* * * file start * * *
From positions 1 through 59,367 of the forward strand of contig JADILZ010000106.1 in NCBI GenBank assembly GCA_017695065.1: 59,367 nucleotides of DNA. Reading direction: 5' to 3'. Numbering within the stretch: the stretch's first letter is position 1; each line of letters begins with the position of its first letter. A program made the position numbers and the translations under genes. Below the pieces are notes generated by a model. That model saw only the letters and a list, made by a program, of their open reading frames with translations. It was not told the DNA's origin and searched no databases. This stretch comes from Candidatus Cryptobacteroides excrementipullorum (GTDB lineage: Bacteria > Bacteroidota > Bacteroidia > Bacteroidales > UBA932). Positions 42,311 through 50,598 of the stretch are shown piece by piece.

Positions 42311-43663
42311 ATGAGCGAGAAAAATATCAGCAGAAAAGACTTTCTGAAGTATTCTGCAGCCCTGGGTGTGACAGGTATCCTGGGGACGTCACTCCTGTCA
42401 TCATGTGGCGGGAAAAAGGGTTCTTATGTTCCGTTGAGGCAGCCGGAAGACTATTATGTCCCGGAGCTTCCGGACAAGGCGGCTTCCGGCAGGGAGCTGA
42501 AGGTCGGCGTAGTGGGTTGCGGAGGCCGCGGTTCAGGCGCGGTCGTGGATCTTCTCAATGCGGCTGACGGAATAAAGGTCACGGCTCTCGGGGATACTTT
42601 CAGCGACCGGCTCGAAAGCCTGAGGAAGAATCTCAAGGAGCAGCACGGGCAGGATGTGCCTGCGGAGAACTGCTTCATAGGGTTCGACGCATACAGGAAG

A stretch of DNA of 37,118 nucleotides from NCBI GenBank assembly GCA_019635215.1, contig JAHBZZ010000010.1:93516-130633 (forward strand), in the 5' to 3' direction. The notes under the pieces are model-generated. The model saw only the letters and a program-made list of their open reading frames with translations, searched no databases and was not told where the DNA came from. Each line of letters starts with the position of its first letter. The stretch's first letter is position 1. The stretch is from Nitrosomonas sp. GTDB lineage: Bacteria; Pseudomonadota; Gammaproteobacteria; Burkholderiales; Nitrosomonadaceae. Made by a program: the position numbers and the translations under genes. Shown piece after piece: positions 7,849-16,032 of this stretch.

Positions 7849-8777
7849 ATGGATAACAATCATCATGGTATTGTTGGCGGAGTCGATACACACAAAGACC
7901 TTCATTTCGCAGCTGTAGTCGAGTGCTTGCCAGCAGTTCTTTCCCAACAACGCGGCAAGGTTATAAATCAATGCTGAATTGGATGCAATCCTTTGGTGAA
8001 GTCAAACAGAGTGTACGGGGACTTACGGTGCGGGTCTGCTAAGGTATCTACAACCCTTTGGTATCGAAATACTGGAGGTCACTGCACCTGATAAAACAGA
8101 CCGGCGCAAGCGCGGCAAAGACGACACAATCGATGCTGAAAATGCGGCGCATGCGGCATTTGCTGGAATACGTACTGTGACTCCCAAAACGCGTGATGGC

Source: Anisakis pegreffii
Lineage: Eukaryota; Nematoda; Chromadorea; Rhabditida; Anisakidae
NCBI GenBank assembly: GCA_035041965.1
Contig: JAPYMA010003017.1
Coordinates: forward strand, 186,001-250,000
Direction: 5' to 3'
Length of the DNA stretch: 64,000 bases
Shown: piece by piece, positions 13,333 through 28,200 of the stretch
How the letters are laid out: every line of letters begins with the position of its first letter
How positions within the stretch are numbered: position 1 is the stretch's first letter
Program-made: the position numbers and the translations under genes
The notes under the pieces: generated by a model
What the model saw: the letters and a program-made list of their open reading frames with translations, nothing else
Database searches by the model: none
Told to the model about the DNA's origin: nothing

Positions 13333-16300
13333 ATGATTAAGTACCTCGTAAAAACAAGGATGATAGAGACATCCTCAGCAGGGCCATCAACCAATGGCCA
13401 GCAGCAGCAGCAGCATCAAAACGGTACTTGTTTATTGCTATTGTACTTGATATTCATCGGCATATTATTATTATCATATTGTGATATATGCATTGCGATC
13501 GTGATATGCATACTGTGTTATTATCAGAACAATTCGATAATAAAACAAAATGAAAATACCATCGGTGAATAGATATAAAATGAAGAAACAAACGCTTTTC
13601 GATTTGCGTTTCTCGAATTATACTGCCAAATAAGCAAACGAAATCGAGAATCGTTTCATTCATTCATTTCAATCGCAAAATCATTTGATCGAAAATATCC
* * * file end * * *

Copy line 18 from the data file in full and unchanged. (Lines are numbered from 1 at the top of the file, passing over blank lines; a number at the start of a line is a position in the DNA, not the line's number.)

Direction: 5' to 3'